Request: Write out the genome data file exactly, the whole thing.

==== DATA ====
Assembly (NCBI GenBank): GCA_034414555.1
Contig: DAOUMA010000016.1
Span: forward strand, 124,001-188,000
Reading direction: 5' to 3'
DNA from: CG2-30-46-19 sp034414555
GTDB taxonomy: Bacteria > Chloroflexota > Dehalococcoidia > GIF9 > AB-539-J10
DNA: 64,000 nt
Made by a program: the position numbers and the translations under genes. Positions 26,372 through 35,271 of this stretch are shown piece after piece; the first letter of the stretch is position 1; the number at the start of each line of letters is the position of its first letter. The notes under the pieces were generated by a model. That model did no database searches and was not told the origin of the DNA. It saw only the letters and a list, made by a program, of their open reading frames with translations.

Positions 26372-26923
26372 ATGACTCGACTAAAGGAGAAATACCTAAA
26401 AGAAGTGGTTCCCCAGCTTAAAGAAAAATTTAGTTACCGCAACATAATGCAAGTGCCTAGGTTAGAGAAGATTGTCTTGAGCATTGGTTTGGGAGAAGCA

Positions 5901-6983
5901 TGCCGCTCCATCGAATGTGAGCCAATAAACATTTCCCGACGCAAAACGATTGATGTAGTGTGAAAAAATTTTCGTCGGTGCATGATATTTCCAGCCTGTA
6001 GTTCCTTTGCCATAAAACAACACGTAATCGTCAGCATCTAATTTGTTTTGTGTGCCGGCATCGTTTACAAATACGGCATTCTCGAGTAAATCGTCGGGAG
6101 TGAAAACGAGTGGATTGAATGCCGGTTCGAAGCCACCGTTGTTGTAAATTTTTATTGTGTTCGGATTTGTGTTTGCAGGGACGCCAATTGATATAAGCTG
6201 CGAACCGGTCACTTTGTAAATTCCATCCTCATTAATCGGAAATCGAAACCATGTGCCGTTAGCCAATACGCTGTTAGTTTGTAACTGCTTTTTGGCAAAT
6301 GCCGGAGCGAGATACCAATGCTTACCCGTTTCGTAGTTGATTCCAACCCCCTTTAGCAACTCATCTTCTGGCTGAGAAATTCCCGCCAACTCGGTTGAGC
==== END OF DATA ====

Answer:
Assembly (NCBI GenBank): GCA_034414555.1
Contig: DAOUMA010000016.1
Span: forward strand, 124,001-188,000
Reading direction: 5' to 3'
DNA from: CG2-30-46-19 sp034414555
GTDB taxonomy: Bacteria > Chloroflexota > Dehalococcoidia > GIF9 > AB-539-J10
DNA: 64,000 nt
Made by a program: the position numbers and the translations under genes. Positions 26,372 through 35,271 of this stretch are shown piece after piece; the first letter of the stretch is position 1; the number at the start of each line of letters is the position of its first letter. The notes under the pieces were generated by a model. That model did no database searches and was not told the origin of the DNA. It saw only the letters and a list, made by a program, of their open reading frames with translations.

Positions 26372-26923
26372 ATGACTCGACTAAAGGAGAAATACCTAAA
26401 AGAAGTGGTTCCCCAGCTTAAAGAAAAATTTAGTTACCGCAACATAATGCAAGTGCCTAGGTTAGAGAAGATTGTCTTGAGCATTGGTTTGGGAGAAGCA

Positions 5901-6983
5901 TGCCGCTCCATCGAATGTGAGCCAATAAACATTTCCCGACGCAAAACGATTGATGTAGTGTGAAAAAATTTTCGTCGGTGCATGATATTTCCAGCCTGTA
6001 GTTCCTTTGCCATAAAACAACACGTAATCGTCAGCATCTAATTTGTTTTGTGTGCCGGCATCGTTTACAAATACGGCATTCTCGAGTAAATCGTCGGGAG
6101 TGAAAACGAGTGGATTGAATGCCGGTTCGAAGCCACCGTTGTTGTAAATTTTTATTGTGTTCGGATTTGTGTTTGCAGGGACGCCAATTGATATAAGCTG
6201 CGAACCGGTCACTTTGTAAATTCCATCCTCATTAATCGGAAATCGAAACCATGTGCCGTTAGCCAATACGCTGTTAGTTTGTAACTGCTTTTTGGCAAAT
6301 GCCGGAGCGAGATACCAATGCTTACCCGTTTCGTAGTTGATTCCAACCCCCTTTAGCAACTCATCTTCTGGCTGAGAAATTCCCGCCAACTCGGTTGAGC